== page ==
More Oil, Saltwater Spill in ND

Wednesday, May 4, 2016 @ 09:05 AM gHale


An equipment failure led to the spill of nearly 11,000 gallons of oil and saltwater at an oil well in McKenzie County, ND, said North Dakota’s Oil and Gas Division officials.

Buckhorn Energy Services LLC reported Friday that 840 gallons of oil and 10,080 gallons of saltwater ended up released, contained and recovered at the site about 5 miles northwest of Watford City.

RELATED STORIES
One More Brine Spill in ND
TX Oil Firm Shuts NM Wells after Spill
Brine Spills into ND Pasture
Valve Fails, Fracking Fluid Spills in OK

A state inspector has been to the site.

As has been well documented, oil and brine spills in North Dakota are not unusual.

In early April, over 14,000 gallons of saltwater spilled from a central tank battery about 14 miles southwest of Grassy Butte in Billings County, ND, regulators said.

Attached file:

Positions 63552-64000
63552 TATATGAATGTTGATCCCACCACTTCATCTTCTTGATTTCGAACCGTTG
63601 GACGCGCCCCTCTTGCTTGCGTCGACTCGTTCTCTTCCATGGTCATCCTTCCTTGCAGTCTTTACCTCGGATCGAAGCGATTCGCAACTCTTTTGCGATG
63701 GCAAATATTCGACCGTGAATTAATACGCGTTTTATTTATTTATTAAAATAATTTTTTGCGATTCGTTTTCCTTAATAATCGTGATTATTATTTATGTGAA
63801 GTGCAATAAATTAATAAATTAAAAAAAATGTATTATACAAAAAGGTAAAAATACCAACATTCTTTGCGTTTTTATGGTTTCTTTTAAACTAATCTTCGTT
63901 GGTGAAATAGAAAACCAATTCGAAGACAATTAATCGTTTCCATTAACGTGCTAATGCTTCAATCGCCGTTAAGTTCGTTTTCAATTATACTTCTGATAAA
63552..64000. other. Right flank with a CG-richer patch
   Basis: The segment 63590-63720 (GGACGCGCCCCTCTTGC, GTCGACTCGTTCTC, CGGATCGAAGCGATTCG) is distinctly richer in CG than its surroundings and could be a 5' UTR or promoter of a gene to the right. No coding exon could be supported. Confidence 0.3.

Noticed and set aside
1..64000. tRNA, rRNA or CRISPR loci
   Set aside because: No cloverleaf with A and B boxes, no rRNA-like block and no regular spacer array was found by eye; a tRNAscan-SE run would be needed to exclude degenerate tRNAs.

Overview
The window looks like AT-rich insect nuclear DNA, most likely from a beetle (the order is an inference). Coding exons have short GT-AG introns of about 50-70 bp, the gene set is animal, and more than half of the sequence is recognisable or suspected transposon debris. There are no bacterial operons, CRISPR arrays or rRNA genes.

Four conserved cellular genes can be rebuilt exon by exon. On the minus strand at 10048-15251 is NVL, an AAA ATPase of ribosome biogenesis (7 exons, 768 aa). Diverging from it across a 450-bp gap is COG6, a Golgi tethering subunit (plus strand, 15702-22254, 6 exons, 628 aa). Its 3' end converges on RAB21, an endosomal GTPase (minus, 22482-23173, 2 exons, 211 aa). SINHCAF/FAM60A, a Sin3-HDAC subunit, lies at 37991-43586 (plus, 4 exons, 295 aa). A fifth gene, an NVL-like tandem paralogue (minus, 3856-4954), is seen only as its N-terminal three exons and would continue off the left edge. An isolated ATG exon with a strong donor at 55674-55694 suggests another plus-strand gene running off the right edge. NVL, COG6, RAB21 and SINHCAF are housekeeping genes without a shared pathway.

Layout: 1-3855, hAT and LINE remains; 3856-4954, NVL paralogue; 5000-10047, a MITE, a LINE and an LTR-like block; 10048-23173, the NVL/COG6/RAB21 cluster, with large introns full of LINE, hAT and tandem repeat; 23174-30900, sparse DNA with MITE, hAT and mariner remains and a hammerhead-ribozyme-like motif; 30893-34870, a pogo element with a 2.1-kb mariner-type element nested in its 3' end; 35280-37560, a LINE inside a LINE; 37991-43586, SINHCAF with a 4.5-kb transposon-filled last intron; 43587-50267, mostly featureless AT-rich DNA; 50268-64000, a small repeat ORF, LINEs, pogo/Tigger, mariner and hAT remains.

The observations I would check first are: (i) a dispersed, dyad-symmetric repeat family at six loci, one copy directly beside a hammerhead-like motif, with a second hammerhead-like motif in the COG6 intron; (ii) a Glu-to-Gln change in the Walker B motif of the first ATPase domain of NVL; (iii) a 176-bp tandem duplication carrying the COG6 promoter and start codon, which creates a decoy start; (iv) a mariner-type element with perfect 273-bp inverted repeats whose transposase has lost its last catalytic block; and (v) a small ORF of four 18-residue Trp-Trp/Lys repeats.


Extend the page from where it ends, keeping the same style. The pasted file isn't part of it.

Cobra Oil and Gas Corp. reported the 14,280 gallons released, contained and recovered at the site, said officials at the North Dakota Oil and Gas Division.

The cause of the incident is an equipment failure, officials said.

Saltwater, or brine, is a byproduct of oil production. It is many times saltier than sea water and can easily kill vegetation.

In March, a spill of more than 2,700 barrels of saltwater northeast of Williston, ND, reinforced the need for oil well pads to have adequate containment berms, one state agency.

Zavanna staff discovered the spill of 2,733 barrels, or 114,786 gallons, of produced water at an oil well pad about 4 miles northeast of Williston.

About 215 barrels that spilled remained on the oil well pad location and the remaining 2,518 barrels got off location, said Travis Pfaff, production manager for Zavanna.

The saltwater contaminated an estimated three-tenths of a mile of privately owned pasture land, Pfaff said.

The cause of the spill was an above-ground valve that failed, Pfaff said, adding the valve had been pressure-tested two weeks earlier.

The North Dakota Department of Health has had an inspector on site and work is still ongoing to determine the extent of the damage, said Bill Suess, spill investigation program manager.

The North Dakota Industrial Commission is considering proposed changes to state oil and gas rules, including a proposal to require oil sites to end up surrounded by 1-foot containment berms to keep more spills on location.